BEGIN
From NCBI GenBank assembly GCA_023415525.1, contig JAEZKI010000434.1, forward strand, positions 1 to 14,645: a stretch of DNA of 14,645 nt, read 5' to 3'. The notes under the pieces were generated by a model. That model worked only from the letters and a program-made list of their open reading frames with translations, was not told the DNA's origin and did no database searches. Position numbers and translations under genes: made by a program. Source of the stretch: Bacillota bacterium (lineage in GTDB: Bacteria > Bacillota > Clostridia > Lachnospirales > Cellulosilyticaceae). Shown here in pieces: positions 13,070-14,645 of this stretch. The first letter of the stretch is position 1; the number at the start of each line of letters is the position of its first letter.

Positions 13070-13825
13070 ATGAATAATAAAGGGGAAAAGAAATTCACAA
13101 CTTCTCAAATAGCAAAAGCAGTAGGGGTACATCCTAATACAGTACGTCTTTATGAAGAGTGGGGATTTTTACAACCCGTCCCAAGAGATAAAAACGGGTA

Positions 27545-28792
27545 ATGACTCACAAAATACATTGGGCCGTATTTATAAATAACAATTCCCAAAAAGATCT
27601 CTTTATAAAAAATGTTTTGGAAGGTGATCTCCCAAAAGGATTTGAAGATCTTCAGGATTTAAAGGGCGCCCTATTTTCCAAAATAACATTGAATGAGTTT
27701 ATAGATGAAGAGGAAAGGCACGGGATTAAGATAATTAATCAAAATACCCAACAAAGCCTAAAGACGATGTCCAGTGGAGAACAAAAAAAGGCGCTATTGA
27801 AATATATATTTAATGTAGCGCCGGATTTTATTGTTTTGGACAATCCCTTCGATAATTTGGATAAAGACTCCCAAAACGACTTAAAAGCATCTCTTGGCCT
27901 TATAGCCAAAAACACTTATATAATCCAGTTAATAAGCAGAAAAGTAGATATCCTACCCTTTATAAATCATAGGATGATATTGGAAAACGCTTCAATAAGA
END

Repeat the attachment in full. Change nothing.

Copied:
From NCBI GenBank assembly GCA_023415525.1, contig JAEZKI010000434.1, forward strand, positions 1 to 14,645: a stretch of DNA of 14,645 nt, read 5' to 3'. The notes under the pieces were generated by a model. That model worked only from the letters and a program-made list of their open reading frames with translations, was not told the DNA's origin and did no database searches. Position numbers and translations under genes: made by a program. Source of the stretch: Bacillota bacterium (lineage in GTDB: Bacteria > Bacillota > Clostridia > Lachnospirales > Cellulosilyticaceae). Shown here in pieces: positions 13,070-14,645 of this stretch. The first letter of the stretch is position 1; the number at the start of each line of letters is the position of its first letter.

Positions 13070-13825
13070 ATGAATAATAAAGGGGAAAAGAAATTCACAA
13101 CTTCTCAAATAGCAAAAGCAGTAGGGGTACATCCTAATACAGTACGTCTTTATGAAGAGTGGGGATTTTTACAACCCGTCCCAAGAGATAAAAACGGGTA

Positions 27545-28792
27545 ATGACTCACAAAATACATTGGGCCGTATTTATAAATAACAATTCCCAAAAAGATCT
27601 CTTTATAAAAAATGTTTTGGAAGGTGATCTCCCAAAAGGATTTGAAGATCTTCAGGATTTAAAGGGCGCCCTATTTTCCAAAATAACATTGAATGAGTTT
27701 ATAGATGAAGAGGAAAGGCACGGGATTAAGATAATTAATCAAAATACCCAACAAAGCCTAAAGACGATGTCCAGTGGAGAACAAAAAAAGGCGCTATTGA
27801 AATATATATTTAATGTAGCGCCGGATTTTATTGTTTTGGACAATCCCTTCGATAATTTGGATAAAGACTCCCAAAACGACTTAAAAGCATCTCTTGGCCT
27901 TATAGCCAAAAACACTTATATAATCCAGTTAATAAGCAGAAAAGTAGATATCCTACCCTTTATAAATCATAGGATGATATTGGAAAACGCTTCAATAAGA